Despite being a subscriber to the likes of Science Direct and Wiley Online Library for my Palaeo-related new release alerts, sometimes one still has to rely on more informal contacts for the necessary heads-up. And on this occasion I have my newly forged Google+ contacts Palaeontology Rocks and the wider Human Evolution community to thank for this latest blog posting.
Not a year has passed since the revelatory unearthing of Skull 5 at the famous Georgian fossil site of Dmanisi. The discovery received much coverage in the blogosphere, therefore please refer to the following sources (1, 2 and 3) for your better informed background information.
Prior to the finding, interpretations of the Dmanisi collection were at best as flaky as a Stone Age tool. Dated close to 1.8 million years ago (Ma), the original remains sported an odd “mosaic” of features. But were they suggestive of Homo erectus (“standing man”, the first to cook meat), Homo habilis (“handy man”, the first to make tools), or an altogether new species dubbed Homo georgicus (“Georgian man”, western Asia not southeast USA)?
The discovery of Skull 5 (catalogued as D4500) was major in that it apparently unified the Dmanisi fossils with those of Homo habilis in Africa and Homo erectus in Asia. Rather than being separate species, all the fossils were most likely representative of a single evolving lineage. Our family tree it seemed was in need of a pruning…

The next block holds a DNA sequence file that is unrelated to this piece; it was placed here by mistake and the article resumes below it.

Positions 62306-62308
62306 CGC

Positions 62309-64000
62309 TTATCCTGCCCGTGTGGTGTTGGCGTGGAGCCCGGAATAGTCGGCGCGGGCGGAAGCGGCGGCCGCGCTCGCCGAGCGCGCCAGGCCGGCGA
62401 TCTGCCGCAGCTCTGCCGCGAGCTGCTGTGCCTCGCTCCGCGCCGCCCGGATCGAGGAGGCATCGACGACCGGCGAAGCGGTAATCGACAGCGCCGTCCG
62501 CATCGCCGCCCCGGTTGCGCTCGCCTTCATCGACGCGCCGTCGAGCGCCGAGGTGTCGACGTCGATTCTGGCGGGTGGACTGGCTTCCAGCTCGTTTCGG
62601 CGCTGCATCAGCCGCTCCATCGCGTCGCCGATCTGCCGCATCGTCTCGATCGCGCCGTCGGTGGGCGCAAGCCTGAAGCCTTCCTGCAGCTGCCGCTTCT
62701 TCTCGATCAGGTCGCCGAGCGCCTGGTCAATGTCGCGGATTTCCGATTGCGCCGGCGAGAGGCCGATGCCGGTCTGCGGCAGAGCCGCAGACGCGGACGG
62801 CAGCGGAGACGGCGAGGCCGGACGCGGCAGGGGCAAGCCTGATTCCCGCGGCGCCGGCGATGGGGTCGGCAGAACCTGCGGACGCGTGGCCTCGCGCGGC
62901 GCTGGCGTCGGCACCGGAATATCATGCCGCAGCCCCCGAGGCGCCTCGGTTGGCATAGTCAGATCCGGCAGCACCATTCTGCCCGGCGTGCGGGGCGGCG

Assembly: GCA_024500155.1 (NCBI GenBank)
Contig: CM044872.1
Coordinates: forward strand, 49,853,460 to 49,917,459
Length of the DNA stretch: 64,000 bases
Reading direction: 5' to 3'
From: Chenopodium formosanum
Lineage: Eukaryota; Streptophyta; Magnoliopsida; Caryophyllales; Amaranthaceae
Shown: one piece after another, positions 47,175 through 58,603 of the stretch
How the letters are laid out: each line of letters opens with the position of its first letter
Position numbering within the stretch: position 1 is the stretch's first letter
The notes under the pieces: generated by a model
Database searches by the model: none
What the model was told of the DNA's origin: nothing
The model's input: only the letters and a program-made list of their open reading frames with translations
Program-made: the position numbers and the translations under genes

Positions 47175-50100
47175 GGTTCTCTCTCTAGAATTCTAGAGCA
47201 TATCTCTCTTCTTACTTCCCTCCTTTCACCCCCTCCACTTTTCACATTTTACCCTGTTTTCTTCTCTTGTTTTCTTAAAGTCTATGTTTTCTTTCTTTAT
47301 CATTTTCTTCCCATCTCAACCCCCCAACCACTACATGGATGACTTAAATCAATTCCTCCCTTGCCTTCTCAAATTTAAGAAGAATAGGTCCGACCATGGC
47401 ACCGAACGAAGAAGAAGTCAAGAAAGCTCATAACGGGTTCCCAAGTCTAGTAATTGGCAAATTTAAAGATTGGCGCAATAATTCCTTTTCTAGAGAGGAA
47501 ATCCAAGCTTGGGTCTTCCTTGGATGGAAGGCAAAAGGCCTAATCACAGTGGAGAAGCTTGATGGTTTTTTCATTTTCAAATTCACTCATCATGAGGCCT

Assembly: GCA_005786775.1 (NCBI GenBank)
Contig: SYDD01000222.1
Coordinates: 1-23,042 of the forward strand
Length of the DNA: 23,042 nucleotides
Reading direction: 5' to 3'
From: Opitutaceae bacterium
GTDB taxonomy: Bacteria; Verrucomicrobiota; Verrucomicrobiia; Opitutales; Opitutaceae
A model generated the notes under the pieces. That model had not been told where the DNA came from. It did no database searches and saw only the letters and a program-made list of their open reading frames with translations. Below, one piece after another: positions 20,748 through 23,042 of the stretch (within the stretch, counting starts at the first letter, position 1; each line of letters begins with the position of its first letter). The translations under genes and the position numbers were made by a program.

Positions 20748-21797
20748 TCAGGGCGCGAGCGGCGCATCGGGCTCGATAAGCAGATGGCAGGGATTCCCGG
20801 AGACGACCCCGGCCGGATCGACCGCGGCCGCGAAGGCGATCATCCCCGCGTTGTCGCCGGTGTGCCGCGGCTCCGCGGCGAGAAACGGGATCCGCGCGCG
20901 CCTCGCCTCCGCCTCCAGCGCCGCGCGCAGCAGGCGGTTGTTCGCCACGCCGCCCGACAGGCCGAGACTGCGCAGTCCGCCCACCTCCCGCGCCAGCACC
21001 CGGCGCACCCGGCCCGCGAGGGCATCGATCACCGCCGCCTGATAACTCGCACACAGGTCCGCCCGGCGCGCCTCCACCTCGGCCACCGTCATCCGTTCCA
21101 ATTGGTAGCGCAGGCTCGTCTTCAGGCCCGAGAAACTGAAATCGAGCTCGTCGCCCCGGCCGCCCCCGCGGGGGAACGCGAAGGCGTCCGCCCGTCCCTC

Now to the new development. Published in PLoS One last week, a study of the Dmanisi jawbones (see photo) contests the above interpretations of Skull 5. Marked shape differences in the jaws, unrelated to the size or sex of the individual who chompsed with it, are present early in growth. This, according to the authors, is evidence of difference not similarity.
What’s more, the argument is supposedly strengthened by the uncertain dating of the earth at Dmanisi. Therefore, on the grounds of the uncertain ground and the developmental differences in mandibular (jawbone) morphology (shape), more than one lineage could well be represented at Dmanisi.
Source: Bermudez de Castro, JM. et al. 2014. On the variability of Dmanisi mandibles. PLoS One 9(2): e88212